Verona’s majestic Basilica Di San Zeno dates from the 12th century in Piazza San Zeno. The Basilica di San Zeno Maggiore is a striking landmark especially when viewed from the across the river. This Romanesque church’s bronze doors have 48 carved panel Bible Scenes and beautiful frescoes inside from the 12th – 15th centuries.
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Basilica di San Zeno from Ponte Scaligero
Chiesa dei Santi Apostoli, is an ancient Roman Catholic church built in the early 12th century on a pre-exiting Roman cemetery. Located right near the Porta dei Borsari mentioned in the previous blog on the Corso Cavour. A striking Veronese Romanesque bell tower stands apart from the church.
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Chiesa dei Santi Apostoli

 

Did you miss the last 2 blogs on Verona? Romeo, Romeo and Verona’s Bridges? Link to them to read more about this lovely city.

Also travel to Asiago near the Swiss Alps.  Looking for more Italy?  There are blogs on many different areas.  Here are links: Amalfi Coast; Puglia, including Lecce, Matera, Alberobello, Borgo Egnazia; Florence; Venice (stay tuned for some new Venice ones also); Tuscany including: Siena, San Gimignano, Montepulciano, Lucca, Pienza, Pisa, Arezzo. Montalcino, Montefioralle, Greve and Montechiello.  Whew!  That’s a lot of trips to Italy in the last few years!

Can’t wait to return!!!!

Lucca- Walled Historic Center

Lucca is known for its Renaissance walls that encircle the historic center of this city lined with cobblestone streets and mostly closed to car traffic. This is the former home of Giacomo Puccini the famous opera composer. We loved this town and you can totally picture living here.  (Do you see a theme here? I think I said that in Ravello , then again in Positano, then again in Florence. My heart is in Italy no matter where I am.) We did not get to venture out of the historic walled center to the rest of the city however.  Next time!

Lucca is surrounded by high mountains and is a short drive from Pisa and located southwest of Florence. The walls were finished in the 17th century and remain intact. The city was built along the rectangular Roman grid formation seen elsewhere in Italy. Lucca became a Roman colony in 180 BC.

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Some of the fun sights are the Cathedral, the Guinigi Tower, the Piazza dell’ Anfiteatro, San Michele in Foro and of course walking, running, biking or just sitting and people watching on the wall. However, the best thing was just to wander the streets, get gelato, watch people and if you are lucky be here for the Lucca Music Festival. We missed Imagine Dragons by 3 days and at the end of the Festival the Rolling Stones! Bummer!

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The Cathedral di San Martino is a Roman Catholic cathedral dedicated to Saint Martin is located in a secluded area of the old city center. The Cathedral is Gothic and Romanesque style with a marble facade like the one found in Pisa. The front facade has 3 arches where pilgrims on their destination route to Rome traded. The marble inlay floor is a mix of religious themes like the floor we saw in Siena dating back to 1233. Next to the Duomo is the crenellated bell-tower finished in the 13th century.  Inside you see the famous crucifix bearing an image of Christ wearing a long sleeved garment. The Cathedral is found when walking on the main street called Via Fillungo filled with shops and restaurants.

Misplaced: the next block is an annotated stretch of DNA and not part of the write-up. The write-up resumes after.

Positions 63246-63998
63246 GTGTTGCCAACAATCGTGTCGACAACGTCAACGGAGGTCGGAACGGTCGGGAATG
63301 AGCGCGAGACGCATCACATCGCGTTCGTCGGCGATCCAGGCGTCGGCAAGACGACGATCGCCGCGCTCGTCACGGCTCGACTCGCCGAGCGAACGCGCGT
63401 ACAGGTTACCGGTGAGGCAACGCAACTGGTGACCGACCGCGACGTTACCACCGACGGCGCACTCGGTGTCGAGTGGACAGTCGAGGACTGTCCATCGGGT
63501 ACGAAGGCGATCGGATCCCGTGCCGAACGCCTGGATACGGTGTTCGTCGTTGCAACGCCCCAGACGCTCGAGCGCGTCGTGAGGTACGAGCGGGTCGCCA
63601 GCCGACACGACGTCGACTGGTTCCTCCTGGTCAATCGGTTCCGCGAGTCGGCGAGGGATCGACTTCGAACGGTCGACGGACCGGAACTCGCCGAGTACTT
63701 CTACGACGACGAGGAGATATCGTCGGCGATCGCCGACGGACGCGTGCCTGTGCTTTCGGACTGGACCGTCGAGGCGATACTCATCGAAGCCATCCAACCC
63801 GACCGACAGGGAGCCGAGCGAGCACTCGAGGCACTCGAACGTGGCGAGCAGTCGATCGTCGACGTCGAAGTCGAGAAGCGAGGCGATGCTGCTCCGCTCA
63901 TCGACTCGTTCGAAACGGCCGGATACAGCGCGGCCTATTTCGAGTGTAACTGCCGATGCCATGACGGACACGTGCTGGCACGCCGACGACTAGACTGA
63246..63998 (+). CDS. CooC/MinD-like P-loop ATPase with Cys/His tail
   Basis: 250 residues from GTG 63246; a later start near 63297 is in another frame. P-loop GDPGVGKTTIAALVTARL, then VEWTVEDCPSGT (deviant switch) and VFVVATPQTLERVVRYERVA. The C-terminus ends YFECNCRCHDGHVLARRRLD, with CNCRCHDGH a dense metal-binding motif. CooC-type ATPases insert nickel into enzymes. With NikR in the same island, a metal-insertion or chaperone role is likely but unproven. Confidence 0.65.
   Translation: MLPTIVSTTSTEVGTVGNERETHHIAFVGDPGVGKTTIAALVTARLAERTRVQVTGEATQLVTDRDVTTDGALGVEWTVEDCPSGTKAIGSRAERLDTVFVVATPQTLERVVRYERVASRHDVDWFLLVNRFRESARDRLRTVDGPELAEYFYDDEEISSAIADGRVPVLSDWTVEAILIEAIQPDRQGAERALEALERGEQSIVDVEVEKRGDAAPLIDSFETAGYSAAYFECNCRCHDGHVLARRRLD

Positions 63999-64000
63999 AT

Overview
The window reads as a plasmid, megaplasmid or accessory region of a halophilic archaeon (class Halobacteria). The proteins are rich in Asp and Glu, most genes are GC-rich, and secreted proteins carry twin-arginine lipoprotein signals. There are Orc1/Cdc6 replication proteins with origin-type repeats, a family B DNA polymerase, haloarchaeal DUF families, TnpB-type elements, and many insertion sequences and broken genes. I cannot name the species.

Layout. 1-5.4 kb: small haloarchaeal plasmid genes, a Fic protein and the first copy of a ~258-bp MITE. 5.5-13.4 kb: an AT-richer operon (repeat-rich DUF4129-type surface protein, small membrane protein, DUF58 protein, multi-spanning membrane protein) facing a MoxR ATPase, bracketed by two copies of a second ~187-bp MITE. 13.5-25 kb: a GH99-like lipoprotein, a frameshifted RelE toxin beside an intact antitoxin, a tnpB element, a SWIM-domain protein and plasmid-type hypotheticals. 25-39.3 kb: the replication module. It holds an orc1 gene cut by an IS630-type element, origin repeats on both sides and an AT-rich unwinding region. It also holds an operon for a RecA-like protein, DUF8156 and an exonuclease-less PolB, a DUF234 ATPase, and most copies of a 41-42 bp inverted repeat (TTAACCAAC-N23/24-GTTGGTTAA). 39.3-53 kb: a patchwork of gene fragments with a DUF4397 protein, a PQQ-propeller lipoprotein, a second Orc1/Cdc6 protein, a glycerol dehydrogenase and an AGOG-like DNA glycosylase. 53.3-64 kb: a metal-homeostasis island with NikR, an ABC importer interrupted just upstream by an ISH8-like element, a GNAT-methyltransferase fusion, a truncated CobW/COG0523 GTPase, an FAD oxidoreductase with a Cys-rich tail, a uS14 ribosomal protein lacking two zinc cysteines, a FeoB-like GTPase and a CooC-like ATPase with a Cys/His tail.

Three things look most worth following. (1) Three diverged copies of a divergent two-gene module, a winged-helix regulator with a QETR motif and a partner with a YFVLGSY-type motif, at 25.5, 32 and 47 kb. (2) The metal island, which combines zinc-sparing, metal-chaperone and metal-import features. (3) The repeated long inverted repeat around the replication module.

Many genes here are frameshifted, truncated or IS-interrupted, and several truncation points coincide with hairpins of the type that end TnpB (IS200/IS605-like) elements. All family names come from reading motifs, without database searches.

Cathedral di San Martino

Piazza San Michele which including a statue of Puccini and the Church of San Michele in Foro is a Roman Catholic church built over the ancient Roman forum. What a fancy exterior on this church. There is a winged Archangel Michael standing at the top and there are also busts of Italian patriots. Built between the 11th and 14th centuries with its twisted columns, each different and carved marble details.  It is a very extravagant example of the Pisan-Romanesque style. There is an obvious lack of Christian detailing except the larger figure of St. Michael.

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Church of San Michele in Foro

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Guinigi Tower (Torre Guinigi) a Romanesque Gothic structure built in the 1300’s and one of the few remaining towers within the city walls is unique for the holm oak trees planted at the top to symbolize rebirth and renewal. It is the only remaining tower of the original four. From here take in the magnificent view of the entire city!

Guinigi Tower

Santa Maria Bianca is a Romanesque-style Roman Catholic church.  Each church has its own unique personality.

Church of San Frediano is a Romanesque church that dominates one end of the Piazza San Frediano.  It has a stunning 13th century mosaic that glows brilliantly with gold, blue and pale pinks and pastels.  It was begun in the 6th century and originally dedicated to St.Vincent.  The mosaic is of The Ascension of Christ the Saviour.

Basilica di San Frediano

The Piazza dell’ Anfiteatro is now a public square in the walled center. The square is elliptical shaped with four gateways and reveals the old structure of the Roman amphitheatre. This Ampitheatre originally held 10,000 spectators and was created for gladiator games and other events. Today it is surrounded by open air restaurants and shops and is a real lively spot in the evenings.

Piazza dell’ Anfiteatro

Palazzo Pfanner goes back to 1660 originally commissioned by the Moriconi family who when forced into bankruptcy in 1680 sold the building to the Controni family of silk merchants. They were responsible for the building of the grand staircase and upgrading the gardens. The Pfanner family became involved in the middle of the 19th century. This was the site of the historic Pfanner Brewery until 1929. They are responsible for the restoration of this property that is now open to the public. The gardens have extraordinary 18th century statues depicting the deities of Greek Olympus and the Four Seasons.  The baroque garden is visible from the city walls and the grand staircase and is right near the Basilica di San Frediano.